Palo Alto Online - Lasting Memories - JOHN MACK CASTERMAN's memorial

1941-Feb. 19, 2024
REDWOOD CITY, California

John Casterman left us peacefully on February 19, 2024. John was an intense and challenging man, and he was well-loved.

John grew up in Pittsburg, Kansas where his family ran the local Coca Cola Bottling Plant. He graduated from the University of Kansas with a Fine Arts degree. He volunteered for the Vietnam War and served three tours in combat with the 11th Armored Cavalry-- the legendary Blackhorse Regiment.

The Regiment did not have its own shoulder patch. While training his unit to ship to Vietnam, John used the library at Ft. Meade, Maryland to research the history of the Regiment and military heraldry and with that, he designed the now-famous Blackhorse patch. With the able assistance of men in his platoon, John got the patch officially adopted in 1967.

As a young tank commander in Vietnam, John earned the extreme loyalty and lifelong friendship of his soldiers by being brave and bold and by fiercely looking out for each of his men. John was severely wounded in action in 1967 and spent two years recuperating in Walter Reed Military Hospital in Maryland. Upon his release, John returned to Vietnam to his combat unit, M Company, 3rd Squadron, 11th Armored Cavalry Regiment.

John was a recipient of the National Defense Service Medal, Vietnam Campaign Medal, Vietnam Service Medal, Parachute Badge, Army Ranger Tab, Bronze Star with “V” Device, Vietnam Cross of Gallantry with Silver Star, two Overseas Bars, Jungle Expert Badge, Bronze Star Medal (1st Oak Leaf Cluster), and the Purple Heart for Wounds Received in Combat. He completed the Armor School, Jungle Survival School, U.S. Army Infantry School, Jungle Operations Course, Army Ranger School, and Airborne Training. John was honorably discharged in 1971.

Even outside of combat, John had an extraordinary appetite for adventure. He skied the world, insisting on using his ragged, old-fashioned gear to descend infamous peaks. To decompress from the war, he acquired a barn-find 1935 Ford panel delivery truck and drove it through the United States and into Mexico, producing the kinds of stories one might imagine and then some. He later traveled the world as a Tour Manager, taking distinguished travelers to exotic destinations.

During John’s travels, he encountered Carol, then a stewardess for Pan Am Airlines. The effect Carol had on John caused him to manipulate his itinerary for several subsequent years, so he could frequently cross paths with her while they both traveled, as he would later shamelessly admit. He succeeded in marrying Carol and having two sons, in whose raising he found a new, unshakeable purpose. In lieu of conventional family vacations, John took his family on rugged wilderness trips, setting off from Kennedy Meadows Pack Station on horseback to spend weeks camping in the beautiful and remote Sierras.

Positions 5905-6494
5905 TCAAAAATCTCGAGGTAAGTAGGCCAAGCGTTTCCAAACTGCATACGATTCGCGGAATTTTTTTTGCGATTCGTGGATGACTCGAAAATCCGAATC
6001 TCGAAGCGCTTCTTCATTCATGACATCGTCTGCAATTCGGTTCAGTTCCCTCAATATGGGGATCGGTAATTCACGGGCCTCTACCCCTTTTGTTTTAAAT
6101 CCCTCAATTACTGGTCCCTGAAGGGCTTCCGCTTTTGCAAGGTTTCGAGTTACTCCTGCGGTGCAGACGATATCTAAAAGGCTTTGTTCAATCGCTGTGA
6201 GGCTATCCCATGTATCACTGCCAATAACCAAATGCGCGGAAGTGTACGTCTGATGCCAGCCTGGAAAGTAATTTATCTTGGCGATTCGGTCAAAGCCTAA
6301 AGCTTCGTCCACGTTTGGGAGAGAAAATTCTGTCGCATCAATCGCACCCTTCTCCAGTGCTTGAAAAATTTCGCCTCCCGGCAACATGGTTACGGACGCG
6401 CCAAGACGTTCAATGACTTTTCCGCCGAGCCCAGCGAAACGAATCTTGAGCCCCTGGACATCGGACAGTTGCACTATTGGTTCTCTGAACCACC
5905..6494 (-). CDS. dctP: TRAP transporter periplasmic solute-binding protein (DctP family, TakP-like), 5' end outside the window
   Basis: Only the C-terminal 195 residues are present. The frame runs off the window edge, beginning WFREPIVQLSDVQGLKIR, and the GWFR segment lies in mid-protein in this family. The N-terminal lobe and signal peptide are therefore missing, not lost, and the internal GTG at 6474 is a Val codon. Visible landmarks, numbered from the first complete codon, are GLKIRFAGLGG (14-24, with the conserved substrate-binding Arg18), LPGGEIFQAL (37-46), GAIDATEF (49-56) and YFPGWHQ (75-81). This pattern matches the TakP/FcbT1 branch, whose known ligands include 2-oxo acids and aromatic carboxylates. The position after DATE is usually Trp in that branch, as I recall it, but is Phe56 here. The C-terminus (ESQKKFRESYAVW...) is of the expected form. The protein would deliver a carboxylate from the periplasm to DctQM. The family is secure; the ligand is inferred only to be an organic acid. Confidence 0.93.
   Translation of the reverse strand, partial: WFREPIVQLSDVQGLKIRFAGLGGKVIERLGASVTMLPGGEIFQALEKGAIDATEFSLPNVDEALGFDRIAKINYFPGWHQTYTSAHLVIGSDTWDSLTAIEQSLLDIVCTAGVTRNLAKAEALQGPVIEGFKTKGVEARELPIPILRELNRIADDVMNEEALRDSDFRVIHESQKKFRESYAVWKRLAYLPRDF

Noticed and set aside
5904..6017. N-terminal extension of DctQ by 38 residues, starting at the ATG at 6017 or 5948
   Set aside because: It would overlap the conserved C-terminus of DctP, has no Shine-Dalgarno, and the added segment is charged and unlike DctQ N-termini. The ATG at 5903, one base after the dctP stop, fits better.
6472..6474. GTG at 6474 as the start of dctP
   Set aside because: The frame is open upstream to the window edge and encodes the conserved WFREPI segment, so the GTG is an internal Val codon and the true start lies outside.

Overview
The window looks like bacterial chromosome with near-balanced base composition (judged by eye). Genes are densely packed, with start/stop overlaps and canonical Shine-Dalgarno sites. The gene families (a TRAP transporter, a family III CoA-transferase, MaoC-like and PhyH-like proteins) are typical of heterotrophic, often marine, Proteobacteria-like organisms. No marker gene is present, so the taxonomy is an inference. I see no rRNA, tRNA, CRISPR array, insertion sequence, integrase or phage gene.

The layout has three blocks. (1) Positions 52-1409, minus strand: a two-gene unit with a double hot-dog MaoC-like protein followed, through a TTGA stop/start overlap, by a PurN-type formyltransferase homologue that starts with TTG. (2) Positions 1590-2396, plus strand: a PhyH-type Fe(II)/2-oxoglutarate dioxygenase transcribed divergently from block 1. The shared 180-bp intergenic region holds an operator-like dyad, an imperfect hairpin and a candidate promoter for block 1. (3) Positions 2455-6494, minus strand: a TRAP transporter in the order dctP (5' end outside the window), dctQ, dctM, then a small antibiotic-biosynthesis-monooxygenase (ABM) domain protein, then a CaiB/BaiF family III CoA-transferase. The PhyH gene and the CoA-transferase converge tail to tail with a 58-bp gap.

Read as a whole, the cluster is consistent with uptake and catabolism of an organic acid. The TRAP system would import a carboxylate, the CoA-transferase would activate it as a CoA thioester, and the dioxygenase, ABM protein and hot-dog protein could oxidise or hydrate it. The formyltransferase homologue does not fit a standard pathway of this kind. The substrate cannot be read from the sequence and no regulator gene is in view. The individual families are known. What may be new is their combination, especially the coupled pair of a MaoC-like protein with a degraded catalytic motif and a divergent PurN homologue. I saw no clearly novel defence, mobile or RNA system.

When his sons started school, John focused on improving the entire district. In early days, when many local families did not have computers, John convinced Apple executives to donate rooms full of computers, so the students would not be left behind. He organized ski trips and ensured that all students who wanted to go would be sponsored. Those who knew John would agree he did not fit neatly into any ordinary personality boxes. He was confidently original, practical, and hyper-social. His sons recall that it took John a very long time to run errands, because he was interested in every person he saw and would stop to chat with each, whether it was the mayor, the janitor, the older lady down the street, or the police officer on the beat. He effortlessly related to people whom others did not see, and he believed that everyone had a story worth hearing.

John is survived by his beloved wife Carol Woodward Casterman, his sister Julie Newlin and her children and grandchildren, his son and daughter-in-law Mack and Sara Casterman and their daughters, his son David Casterman and Dave’s love Amanda Carpenter, his brother and sister-in-law Patrick and Joan O’Connell, his brother and sister-in-law Dr. Paul and Donna Woodward, and his brother-in-law Neil Woodward.

Those who went before him include his father and mother John Jules and Doris Catherine Casterman, his sister Leslie Cates, and his brother-in-law John Newlin.

There will be a Memorial Mass on March 6, 2024, at 11 a.m. at St. Charles Catholic Church, San Carlos, California. A Military Honors Ceremony and interment of ashes will take place March 7, 2024, at 11 a.m., at San Joaquin Valley National Cemetery in Santa Nella, California.

Tags: veteran, arts/media, business, public service

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Memorial service
Memorial Mass: Wednesday, March 6, 2024, 11am. St Charles Catholic Church, San Carlos, CA. Thursday, March 7, 2024, 11am: Military Honors Ceremony and interment of ashes San Joaquin Valley National VA Cemetery, Santa Nella, CA.

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